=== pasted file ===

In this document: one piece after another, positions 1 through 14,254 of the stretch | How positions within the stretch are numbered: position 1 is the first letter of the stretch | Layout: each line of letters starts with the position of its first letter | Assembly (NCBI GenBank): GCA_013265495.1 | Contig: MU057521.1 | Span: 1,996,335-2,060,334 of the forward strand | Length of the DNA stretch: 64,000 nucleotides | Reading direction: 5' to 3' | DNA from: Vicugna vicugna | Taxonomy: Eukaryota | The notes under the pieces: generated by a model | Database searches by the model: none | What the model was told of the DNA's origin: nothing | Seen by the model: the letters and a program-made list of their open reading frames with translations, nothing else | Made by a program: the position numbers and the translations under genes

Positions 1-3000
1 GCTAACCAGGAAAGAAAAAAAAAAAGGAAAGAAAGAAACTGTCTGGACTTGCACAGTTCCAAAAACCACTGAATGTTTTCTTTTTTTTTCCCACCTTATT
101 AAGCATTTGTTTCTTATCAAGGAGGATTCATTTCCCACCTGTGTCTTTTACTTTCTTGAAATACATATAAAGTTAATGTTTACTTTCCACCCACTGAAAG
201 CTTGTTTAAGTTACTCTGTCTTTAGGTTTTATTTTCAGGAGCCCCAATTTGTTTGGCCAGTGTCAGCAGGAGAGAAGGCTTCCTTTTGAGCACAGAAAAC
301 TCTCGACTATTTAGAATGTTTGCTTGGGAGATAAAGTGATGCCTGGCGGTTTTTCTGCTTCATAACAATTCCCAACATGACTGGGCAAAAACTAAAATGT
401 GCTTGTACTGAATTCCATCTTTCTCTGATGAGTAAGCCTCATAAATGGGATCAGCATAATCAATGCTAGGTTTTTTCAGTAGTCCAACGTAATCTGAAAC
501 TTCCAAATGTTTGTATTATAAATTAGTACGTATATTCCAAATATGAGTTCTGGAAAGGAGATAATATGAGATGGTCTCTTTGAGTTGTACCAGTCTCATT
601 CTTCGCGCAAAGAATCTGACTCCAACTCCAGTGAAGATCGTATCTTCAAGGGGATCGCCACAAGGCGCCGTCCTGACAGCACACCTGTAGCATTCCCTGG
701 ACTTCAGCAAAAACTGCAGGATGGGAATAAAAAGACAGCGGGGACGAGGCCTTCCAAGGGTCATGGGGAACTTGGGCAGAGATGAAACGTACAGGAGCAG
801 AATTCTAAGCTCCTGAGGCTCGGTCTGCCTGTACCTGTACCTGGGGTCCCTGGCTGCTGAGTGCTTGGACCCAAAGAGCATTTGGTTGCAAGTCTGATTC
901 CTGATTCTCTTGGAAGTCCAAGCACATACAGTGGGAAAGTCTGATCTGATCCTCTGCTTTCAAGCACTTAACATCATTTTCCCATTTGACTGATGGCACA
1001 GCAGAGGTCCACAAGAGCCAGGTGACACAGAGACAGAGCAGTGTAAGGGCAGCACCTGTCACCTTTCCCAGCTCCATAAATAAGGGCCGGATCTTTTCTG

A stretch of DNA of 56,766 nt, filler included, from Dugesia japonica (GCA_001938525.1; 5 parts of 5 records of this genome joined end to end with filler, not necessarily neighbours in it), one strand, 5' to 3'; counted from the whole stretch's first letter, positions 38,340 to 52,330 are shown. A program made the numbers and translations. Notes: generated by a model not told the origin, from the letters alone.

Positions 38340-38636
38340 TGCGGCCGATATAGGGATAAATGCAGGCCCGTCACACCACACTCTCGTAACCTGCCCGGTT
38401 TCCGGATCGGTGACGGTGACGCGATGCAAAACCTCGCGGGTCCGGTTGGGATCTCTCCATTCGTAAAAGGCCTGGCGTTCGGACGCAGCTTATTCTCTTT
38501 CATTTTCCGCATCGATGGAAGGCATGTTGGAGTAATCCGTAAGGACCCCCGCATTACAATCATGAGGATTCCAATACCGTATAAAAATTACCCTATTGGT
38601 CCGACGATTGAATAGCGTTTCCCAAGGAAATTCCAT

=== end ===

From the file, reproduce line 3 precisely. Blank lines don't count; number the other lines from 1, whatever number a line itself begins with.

1 GCTAACCAGGAAAGAAAAAAAAAAAGGAAAGAAAGAAACTGTCTGGACTTGCACAGTTCCAAAAACCACTGAATGTTTTCTTTTTTTTTCCCACCTTATT